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Satisfying old lady

After I prayed I met the old lady, look at the satisfaction on her face :)

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Black Mountain

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Tone of the rocks changed from black to yellow

As the guys were doing their prayers at the summit, I could only wait. The sun was scorching hot, but the wind was strong. I didn't feel hot, but that's when it got bad, I got part of my sunburn from this place. Simply because I sat under the sun for too long, just to admire the black beauty.

Still feeling surreal, that finally, I managed to come to this place, Mongolia.

Monastery in Kharym Khiid

As mentioned earlier, Buddhism in Mongolia is very closed to what I've seen in Yunnan and Sichuan's Tibetans before. The monastery and stupas are exactly what I've seen in the past few years. I bet the Man will say the same for Nepal as well.

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Even though the architecture of the monastery is very similar, but the way the people pay respect is slightly different. After praying, we're supposed to touch the cloth with our forehead. As seen in the picture above.

Besides, we're not supposed to exit the temple by showing our back to the god.

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The hall displaying stories of different gods

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Made of goat bones
Lucky for me, I have a local friend whom brought us around. I was clueless of what the people were doing with the goat bones initially. They kept tossing the 7 bones and seem to be counting something too. According to my friend, each face of the bones represent goat, horse, sheep and cow. We're supposed to toss them 13 times and count how many times the horse appeared. If it appears more than 7 times, you're lucky this year. If it appears more than 13 times, you're very very lucky this year.  I got 10, not bad :)

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Wonderful weather when we exit the hall

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From far

Weather in desert is as unpredictable as usual. Within a short moment, the weather changed from cloudy to sunny.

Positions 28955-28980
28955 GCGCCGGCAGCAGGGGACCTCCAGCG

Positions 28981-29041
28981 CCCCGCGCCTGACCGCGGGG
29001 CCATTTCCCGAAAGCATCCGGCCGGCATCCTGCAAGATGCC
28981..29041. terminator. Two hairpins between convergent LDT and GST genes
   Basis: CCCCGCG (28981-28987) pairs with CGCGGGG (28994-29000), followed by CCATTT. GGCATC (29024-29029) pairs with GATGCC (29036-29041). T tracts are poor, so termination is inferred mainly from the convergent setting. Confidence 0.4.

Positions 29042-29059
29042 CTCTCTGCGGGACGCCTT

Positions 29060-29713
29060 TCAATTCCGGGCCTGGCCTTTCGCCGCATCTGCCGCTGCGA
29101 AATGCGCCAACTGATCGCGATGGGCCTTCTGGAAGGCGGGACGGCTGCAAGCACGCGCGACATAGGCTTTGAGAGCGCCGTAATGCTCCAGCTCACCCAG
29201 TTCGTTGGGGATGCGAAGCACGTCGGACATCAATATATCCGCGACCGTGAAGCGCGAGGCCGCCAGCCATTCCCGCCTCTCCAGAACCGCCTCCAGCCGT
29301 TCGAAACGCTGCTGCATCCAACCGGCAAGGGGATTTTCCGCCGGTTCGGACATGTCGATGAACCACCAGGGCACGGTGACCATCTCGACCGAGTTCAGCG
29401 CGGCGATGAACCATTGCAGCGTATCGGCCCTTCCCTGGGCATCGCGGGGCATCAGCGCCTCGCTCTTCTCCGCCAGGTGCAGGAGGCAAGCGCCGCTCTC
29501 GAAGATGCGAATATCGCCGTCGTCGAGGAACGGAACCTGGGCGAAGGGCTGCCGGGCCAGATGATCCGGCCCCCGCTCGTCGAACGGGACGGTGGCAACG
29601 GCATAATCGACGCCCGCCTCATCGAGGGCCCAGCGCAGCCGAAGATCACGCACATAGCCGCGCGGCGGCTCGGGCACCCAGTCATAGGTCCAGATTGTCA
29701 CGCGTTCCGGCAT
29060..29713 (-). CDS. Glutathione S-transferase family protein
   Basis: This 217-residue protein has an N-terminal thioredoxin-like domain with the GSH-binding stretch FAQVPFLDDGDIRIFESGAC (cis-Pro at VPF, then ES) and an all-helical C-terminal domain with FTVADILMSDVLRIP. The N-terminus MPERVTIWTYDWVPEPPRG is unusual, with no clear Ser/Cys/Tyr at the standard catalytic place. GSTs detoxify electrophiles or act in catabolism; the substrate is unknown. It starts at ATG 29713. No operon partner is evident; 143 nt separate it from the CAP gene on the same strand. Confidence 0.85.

After the visit to monastery, we're back to our ger for a few hours to rest and to have some light meals. We ordered some noodles and bao zi from the owner of the gers. After meal, the weather outside the ger was simply too hot to be out. I imagined myself evaporated once I stepped out of the ger!

So, we waited around in the ger, eat, sleep, writing diary, reading etc.... Until the guide came to us when the weather has already changed to slightly more bearable.




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这一趟沙漠之行,只不过是短短的一天。 我实在不想浪费一分一秒,想把每一寸可以进入眼帘的景色都吞进去。我向同行的朋友们说了一声,便远离大家,到不远处的小沙丘享受片刻的宁静。想像这整个沙漠,就是属于我自己的。

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A Chance to Reborn

After we've charged our battery at the energy center, we proceeded to meditation caves not too far away. These are the caves where long ago, a Lama meditated here without any food and drink for three months. To be exact, 108 days.

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The surroundings of meditation caves

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Staircase to the caves

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Red rocks

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Unexpected sight of kittens outside the caves

I supposed the more important things to be done when people are here are the reborn cave and healing rocks. At the curing rocks, people rub their body parts which were sick against the rock. The rocks are believed to have healing power.

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Rubbing against the healing rocks

When you crawled through the reborn cave, all the sins that you've done in the past will be erased. You're reborn as a new person.

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The small cave

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I'm reborn!